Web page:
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Intrinsic protein fluorescence may interfere with the visualization of proteins after SDS-polyacrylamide electrophoresis. In an attempt to analyze tear glycoproteins in gels, we ran tear samples and stained the proteins with a glycoprotein-specific fluorescent dye. The fluorescence detected was not limited to glycoproteins. There was strong intrinsic fluorescence of proteins normally found in tears after soaking the gels in 40% methanol plus 1–10% acetic acid and, to a lesser extent, in methanol or acetic acid alone. Nanograms of proteins gave visible native fluorescence and interfere with extrinsic fluorescent dye detection. Poly-L-lysine, which does not contain intrinsically fluorescent amino acids, did not fluoresce.
An important part in protein electrophoresis studies is the visualization of protein separation on SDS-polyacrylamide gels. Often, fluorescent dyes (extrinsic fluorophores) are used to stain proteins, due to their significant advantages in terms of sensitivity and dynamic range over other staining techniques, such as classical colloidal Coomassie blue staining and silver staining.1 These fluorescent dyes are also usually compatible with mass spectrometric analysis of proteins after gel electrophoresis. Fluorescent dyes can be used for general protein staining2 or specifically for glycoprotein3 or phosphoprotein4,5 staining on SDS-polyacrylamide gels.
Almost all proteins contain tryptophan (Trp), tyrosine (Tyr), or phenylalanine (Phe) in their sequence,6 and the aromatic nucleus of these residues is a natural, or intrinsic, fluorophore, which is the source of intrinsic protein fluorescence. This has been well-known in protein chemistry for many years7 and has been used to visualize protein bands/spots in SDS-polyacrylamide gels recently.6,8 However, the intrinsic protein fluorescence may also interfere with protein detection when extrinsic fluorescent dyes were used to stain the gels. We encountered this problem when using Pro-Q Emerald 300 (an extrinsic fluorophore) to selectively stain glycoproteins3 in tears after electrophoresis in SDS-polyacrylamide gels. The intrinsic protein fluorescent bands was visible using different imaging systems or on different gels, indicating that the fluorescence was not due to a specific gel or a specific imaging instrument. This paper presents the results of our investigation of the interference and should be a warning of the pitfall to other researchers.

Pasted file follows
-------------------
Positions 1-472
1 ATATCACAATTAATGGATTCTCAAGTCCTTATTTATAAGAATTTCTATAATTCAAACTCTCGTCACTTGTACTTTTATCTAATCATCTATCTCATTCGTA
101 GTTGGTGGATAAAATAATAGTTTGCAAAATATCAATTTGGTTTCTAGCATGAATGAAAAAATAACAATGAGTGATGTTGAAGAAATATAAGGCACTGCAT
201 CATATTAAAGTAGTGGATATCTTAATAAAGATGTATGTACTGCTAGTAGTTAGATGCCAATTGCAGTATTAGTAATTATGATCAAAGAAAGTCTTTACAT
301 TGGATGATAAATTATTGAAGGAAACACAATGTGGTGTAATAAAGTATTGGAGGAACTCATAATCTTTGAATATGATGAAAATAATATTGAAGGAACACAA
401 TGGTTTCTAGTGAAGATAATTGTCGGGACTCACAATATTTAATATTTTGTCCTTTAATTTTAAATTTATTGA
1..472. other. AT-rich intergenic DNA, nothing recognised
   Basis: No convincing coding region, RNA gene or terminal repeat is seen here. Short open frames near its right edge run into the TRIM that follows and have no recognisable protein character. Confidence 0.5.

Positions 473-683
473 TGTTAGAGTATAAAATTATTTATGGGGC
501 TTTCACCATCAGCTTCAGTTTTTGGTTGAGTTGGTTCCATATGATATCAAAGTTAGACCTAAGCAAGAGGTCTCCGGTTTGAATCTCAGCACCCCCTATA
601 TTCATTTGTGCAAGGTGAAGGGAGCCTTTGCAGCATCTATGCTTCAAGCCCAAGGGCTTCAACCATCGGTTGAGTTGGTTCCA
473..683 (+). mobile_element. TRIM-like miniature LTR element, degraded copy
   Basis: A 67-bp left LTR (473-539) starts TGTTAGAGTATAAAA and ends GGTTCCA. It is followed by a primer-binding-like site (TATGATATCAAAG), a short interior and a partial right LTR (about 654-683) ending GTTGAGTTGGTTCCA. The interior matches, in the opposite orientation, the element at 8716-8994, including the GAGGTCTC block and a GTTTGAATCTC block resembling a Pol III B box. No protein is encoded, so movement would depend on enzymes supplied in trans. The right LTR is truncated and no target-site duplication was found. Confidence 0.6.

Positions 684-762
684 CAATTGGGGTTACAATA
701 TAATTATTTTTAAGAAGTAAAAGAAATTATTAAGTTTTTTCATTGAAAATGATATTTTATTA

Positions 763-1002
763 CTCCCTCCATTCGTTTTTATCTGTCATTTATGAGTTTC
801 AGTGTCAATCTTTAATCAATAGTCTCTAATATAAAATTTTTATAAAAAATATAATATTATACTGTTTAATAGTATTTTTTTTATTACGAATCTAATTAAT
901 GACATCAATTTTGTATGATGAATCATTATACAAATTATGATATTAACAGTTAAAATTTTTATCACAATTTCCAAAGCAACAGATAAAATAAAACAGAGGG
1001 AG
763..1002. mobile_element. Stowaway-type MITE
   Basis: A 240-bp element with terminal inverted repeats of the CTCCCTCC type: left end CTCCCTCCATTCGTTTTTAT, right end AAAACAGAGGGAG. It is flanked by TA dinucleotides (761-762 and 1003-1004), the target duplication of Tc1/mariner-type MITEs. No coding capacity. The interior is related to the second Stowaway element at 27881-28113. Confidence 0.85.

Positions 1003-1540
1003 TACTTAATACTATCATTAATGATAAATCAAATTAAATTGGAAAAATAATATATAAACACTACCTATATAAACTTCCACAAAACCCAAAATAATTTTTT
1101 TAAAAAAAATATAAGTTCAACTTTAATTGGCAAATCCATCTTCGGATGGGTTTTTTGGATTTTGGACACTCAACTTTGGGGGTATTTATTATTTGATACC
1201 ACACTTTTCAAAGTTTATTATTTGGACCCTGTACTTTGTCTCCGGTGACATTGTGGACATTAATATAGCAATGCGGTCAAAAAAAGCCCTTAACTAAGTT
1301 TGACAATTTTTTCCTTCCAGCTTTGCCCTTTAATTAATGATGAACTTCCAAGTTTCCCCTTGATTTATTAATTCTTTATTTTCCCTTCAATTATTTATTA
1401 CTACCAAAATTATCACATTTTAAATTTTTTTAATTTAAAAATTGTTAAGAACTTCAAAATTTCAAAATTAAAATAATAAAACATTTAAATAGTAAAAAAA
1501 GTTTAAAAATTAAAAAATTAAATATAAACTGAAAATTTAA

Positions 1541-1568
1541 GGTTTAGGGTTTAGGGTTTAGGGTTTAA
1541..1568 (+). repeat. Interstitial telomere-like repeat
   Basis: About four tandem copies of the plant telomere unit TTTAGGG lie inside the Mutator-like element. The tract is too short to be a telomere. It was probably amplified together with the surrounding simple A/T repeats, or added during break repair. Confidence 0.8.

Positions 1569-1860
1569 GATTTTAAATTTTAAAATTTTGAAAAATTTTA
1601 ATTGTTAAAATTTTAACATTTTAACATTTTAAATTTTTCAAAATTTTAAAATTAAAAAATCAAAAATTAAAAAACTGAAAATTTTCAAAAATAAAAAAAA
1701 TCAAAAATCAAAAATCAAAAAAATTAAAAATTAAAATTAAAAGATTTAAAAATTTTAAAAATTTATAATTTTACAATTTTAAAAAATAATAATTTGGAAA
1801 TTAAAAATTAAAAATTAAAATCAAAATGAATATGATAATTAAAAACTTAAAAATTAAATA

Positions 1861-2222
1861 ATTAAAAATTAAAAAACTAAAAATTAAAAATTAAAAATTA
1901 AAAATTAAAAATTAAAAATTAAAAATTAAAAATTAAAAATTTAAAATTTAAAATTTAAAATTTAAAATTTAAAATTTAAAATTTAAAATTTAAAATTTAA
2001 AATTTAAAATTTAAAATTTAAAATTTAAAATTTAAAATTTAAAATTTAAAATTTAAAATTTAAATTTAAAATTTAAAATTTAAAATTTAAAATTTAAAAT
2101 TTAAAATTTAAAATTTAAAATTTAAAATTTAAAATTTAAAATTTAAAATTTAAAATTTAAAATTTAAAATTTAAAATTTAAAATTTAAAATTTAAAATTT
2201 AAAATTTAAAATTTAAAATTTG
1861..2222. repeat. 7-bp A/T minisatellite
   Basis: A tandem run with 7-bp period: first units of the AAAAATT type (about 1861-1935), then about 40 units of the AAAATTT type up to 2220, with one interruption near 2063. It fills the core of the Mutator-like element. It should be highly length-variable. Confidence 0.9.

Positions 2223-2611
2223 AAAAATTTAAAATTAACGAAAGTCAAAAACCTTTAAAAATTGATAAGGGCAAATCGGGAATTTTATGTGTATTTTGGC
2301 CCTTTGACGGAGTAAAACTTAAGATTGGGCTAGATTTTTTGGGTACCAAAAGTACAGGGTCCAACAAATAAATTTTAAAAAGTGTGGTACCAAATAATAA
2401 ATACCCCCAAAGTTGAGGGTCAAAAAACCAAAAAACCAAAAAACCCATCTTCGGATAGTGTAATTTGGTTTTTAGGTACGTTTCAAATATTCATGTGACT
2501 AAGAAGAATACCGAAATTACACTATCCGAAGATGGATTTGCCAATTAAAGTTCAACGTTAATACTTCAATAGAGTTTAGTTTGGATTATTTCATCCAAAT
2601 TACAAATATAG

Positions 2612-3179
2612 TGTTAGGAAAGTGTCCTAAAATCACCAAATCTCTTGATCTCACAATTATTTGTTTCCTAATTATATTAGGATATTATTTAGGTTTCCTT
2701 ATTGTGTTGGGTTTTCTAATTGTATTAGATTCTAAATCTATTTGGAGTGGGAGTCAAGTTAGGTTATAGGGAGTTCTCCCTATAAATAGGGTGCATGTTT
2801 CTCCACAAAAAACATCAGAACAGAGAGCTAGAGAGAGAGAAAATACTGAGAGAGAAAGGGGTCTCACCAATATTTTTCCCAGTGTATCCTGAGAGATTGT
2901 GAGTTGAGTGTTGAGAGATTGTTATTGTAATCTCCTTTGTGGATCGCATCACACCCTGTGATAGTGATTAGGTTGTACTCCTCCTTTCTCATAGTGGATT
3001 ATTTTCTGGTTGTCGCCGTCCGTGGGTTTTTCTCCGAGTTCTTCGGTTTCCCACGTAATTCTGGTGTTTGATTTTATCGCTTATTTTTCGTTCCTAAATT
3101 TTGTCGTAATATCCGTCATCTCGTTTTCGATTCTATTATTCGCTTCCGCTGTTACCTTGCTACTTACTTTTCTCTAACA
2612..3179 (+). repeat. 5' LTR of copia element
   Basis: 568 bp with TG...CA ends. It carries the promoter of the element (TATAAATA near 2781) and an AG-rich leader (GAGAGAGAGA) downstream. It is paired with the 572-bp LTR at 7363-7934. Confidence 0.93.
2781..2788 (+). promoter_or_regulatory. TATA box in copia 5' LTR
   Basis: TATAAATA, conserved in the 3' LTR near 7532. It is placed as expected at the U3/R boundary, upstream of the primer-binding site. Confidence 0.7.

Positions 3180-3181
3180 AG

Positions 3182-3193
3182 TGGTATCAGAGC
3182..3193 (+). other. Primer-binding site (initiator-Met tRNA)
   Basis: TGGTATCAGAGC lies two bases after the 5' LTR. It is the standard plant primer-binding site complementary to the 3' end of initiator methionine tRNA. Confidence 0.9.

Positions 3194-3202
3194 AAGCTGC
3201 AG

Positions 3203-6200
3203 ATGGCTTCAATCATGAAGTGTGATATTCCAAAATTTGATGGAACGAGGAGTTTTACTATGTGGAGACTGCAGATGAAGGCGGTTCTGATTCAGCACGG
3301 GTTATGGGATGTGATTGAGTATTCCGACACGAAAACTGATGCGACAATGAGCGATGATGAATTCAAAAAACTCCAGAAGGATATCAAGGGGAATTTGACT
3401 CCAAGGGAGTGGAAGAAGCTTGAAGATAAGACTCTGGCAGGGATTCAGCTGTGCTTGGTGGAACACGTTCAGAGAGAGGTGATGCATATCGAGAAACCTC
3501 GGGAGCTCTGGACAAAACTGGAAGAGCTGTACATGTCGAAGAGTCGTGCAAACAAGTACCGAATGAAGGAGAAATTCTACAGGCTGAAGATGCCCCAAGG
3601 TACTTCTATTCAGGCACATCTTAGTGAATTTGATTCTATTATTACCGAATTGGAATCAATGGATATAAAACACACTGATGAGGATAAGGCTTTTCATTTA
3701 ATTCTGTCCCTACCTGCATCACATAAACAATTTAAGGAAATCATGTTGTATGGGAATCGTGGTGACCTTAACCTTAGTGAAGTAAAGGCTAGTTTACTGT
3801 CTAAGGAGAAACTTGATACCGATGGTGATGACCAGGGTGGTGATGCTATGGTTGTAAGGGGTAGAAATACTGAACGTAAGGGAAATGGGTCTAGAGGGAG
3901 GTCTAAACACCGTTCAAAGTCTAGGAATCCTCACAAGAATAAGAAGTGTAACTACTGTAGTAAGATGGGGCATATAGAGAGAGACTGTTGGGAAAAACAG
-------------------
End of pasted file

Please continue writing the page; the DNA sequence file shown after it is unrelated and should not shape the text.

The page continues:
Bovine serum albumin (BSA), lysozyme from chicken egg white, β-lactoglobulin from bovine milk, lactoferrin from bovine colostrum, human serum albumin (HSA), and poly-L-lysine hydrobromide (MW 150–300 kDa) were purchased from Sigma Chemical Co. (St. Louis, MO). Coomassie brilliant blue R-250 was from Bio-Rad Laboratories (Hercules, CA). Pro-Q Emerald 300 glycoprotein gel stain and CandyCane glycoprotein molecular weight standard were from Molecular Probes (Invitrogen) (Eugene, OR).
Open eye basal tears were collected from one of the authors (YA) using a blunt glass capillary tube from the outer canthus of the eye.9 The tear sample was stored at −80ºC.
Individual protein solutions (BSA, lysozyme, β-lactoglobulin, lactoferrin, or HSA in a concentration range of 0.004–2.5 mg/mL) in Milli-Q water or a 1:10 diluted tear sample in Milli-Q water (18 μL) were mixed with 4X sample buffer (6 μL) containing 0.125 M Tris·HCl, 2% w/v SDS, 40% v/v glycerol, and 0.8% w/v bromophenol blue, pH 6.8. Then a 20-μL aliquot of the mixture was loaded onto a well of a pre-cast NuPAGE 4–12% w/v Bis-Tris 1.0-mm minigel (Invitrogen, Carlsbad, CA). The stacking gel contained 4% w/v acrylamide/Bis-Tris. Electrophoresis was carried out at 100 V in NuPAGE MES SDS running buffer (50 mM Tris base, 50 mM MES, 0.1% w/v SDS, 1 mM EDTA, pH 7.3) until the dye front reached the end of the gel. Bio-Rad 4–12% Bis-Tris gels (Bio-Rad) and 10% gels cast in our laboratory using standard procedures11 were also examined.